Relying largely on Guerra’s testimony, Kaplan ruled against Donziger in March 2014, alleging a vast conspiracy and finding that the attorney had acquired the Ecuador judgment through “corrupt means.” A federal appeals court would later uphold Kaplan’s ruling. Donziger was later disbarred from practicing law in New York.

After its legal victory, Chevron sought to recoup more than $800,000 in court costs from Donziger. The company’s lawyers demanded possession of the attorney’s personal computer and cell phone, which it claimed were necessary to enforce its monetary judgment against him. Donziger appealed and refused to turn over his electronics, arguing he would be handing over privileged materials.

Kaplan responded by holding Donziger in civil and then criminal contempt of court and slapping him with the largest state sanction in the history of New York courts. The SDNY U.S. Attorney’s office declined to prosecute the case, citing a lack of resources, so in July 2019, Kaplan took the unusual step of turning the contempt case over to attorneys from the major corporate law firm Seward & Kissel LLP to act as special prosecutors. He also selected a colleague, Judge Loretta Preska, to hear the criminal case. As part of the proceedings, Preska sentenced Donziger to his ongoing home confinement in August 2019.

But the new firm had ties to Chevron. Seward & Kissel had represented Chevron as recently as 2018 — a fact that the prosecution did not disclose for seven months after being selected. And Preska was a member of the conservative Federalist Society, which listed Chevron as a “gold circle” supporting firm in a pamphlet for its 2017 annual lawyers convention. Chevron separately donated at least $50,000 to the Federalist Society in 2015.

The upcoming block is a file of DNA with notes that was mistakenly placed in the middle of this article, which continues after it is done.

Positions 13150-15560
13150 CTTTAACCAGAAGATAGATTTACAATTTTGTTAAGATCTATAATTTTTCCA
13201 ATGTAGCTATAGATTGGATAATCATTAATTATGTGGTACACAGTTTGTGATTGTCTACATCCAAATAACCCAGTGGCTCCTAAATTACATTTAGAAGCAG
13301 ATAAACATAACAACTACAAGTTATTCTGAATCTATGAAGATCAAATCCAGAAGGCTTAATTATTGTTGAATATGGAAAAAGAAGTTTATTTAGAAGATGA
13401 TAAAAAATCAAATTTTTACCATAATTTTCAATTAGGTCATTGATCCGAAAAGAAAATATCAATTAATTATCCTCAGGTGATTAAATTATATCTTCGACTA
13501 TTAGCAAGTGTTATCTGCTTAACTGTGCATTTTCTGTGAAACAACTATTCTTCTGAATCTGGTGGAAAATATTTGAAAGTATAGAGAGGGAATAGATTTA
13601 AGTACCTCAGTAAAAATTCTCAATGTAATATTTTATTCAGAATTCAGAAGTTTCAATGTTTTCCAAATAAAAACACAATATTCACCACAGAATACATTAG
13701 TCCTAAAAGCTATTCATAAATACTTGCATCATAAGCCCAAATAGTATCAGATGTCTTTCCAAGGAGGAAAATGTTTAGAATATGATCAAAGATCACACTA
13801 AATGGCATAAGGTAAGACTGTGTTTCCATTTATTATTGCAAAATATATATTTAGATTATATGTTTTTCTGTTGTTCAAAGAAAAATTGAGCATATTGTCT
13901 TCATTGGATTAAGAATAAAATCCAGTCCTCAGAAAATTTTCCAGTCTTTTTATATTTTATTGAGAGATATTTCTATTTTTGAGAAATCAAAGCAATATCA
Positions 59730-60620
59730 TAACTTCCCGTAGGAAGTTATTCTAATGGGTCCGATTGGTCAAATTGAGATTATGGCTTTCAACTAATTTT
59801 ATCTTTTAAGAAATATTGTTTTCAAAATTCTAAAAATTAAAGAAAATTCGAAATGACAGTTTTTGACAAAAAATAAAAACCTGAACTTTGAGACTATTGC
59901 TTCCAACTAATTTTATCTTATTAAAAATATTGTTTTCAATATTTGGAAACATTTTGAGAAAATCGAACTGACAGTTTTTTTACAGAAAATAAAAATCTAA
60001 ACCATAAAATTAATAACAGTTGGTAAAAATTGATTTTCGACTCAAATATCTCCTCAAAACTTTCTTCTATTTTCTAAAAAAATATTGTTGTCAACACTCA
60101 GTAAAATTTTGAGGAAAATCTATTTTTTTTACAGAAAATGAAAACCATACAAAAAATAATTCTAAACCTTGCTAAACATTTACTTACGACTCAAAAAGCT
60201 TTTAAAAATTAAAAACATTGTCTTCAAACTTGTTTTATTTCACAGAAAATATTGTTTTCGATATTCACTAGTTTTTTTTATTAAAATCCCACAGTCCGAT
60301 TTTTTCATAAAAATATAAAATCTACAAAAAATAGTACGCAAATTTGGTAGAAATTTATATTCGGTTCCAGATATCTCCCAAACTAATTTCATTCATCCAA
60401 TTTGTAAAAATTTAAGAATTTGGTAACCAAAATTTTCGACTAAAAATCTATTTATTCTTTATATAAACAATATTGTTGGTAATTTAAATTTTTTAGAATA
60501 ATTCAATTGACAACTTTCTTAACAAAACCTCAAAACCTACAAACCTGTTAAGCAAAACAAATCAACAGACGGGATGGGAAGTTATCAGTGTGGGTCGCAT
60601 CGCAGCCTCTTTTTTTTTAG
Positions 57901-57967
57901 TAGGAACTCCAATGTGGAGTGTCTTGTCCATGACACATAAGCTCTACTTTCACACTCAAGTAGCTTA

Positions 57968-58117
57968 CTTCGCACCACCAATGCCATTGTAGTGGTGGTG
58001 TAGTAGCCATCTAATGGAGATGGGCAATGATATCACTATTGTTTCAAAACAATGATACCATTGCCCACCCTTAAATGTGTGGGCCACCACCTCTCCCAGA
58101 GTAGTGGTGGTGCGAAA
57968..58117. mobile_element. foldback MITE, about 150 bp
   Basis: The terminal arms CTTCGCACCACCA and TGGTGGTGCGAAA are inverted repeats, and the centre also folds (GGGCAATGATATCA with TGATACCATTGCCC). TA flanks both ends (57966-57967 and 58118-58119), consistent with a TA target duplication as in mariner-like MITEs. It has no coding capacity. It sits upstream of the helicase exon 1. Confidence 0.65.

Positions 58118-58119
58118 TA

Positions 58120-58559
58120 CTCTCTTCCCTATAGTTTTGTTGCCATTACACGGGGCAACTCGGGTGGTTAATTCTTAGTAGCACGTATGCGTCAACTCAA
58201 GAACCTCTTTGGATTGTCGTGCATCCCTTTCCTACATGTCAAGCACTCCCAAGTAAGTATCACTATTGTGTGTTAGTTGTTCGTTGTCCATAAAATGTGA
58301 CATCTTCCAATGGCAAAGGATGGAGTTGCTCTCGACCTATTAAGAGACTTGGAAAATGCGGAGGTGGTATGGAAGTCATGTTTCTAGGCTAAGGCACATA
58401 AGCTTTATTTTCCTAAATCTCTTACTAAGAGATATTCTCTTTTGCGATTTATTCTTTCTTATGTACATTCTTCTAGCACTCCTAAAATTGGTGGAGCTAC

To Donziger and his allies, those connections are central to his current narrative. Two of the three attorneys for the prosecution recently left Seward & Kissel.

“Chevron is prosecuting me via its own law firm,” Donziger tells The Daily Poster. “I don’t think that’s ever happened before in our country’s history and it should be terrifying to anybody who believes in the rule of law or does human rights or environmental justice work.” The prosecuting attorneys with Glavin PLLC and Seward & Kissel did not respond to requests for comment.

Last summer, the International Association of Democratic Lawyers and the National Lawyers Guild filed a motion calling for a dismissal of the charges against Donziger on the grounds that moving forward could set a precedent “for judges to be able to engage in judicial harassment and misconduct and appoint private prosecutors that are shielded from revealing a conflict of interest.”

Meanwhile, Chevron has been successfully blocking enforcement of the Ecuador judgment around the globe. Courts in Brazil, Argentina, and Canada have ruled against enforcement on jurisdictional grounds, with each holding that their country’s Chevron subsidiary was a distinct and separate legal entity from the Chevron Corporation.

Donziger sees his ongoing prosecution as part of America’s descent into what he calls “corporatocracy.” He does not expect to win his upcoming trial, which could see him sentenced to prison for up to six months.

“It’s pretty clear I’m going to be convicted, no matter what the evidence,” he tells The Daily Poster.

Still, he has no intention of accepting the verdict. If and when he loses, Donziger plans to appeal the ruling, saying Preska will not have the final word.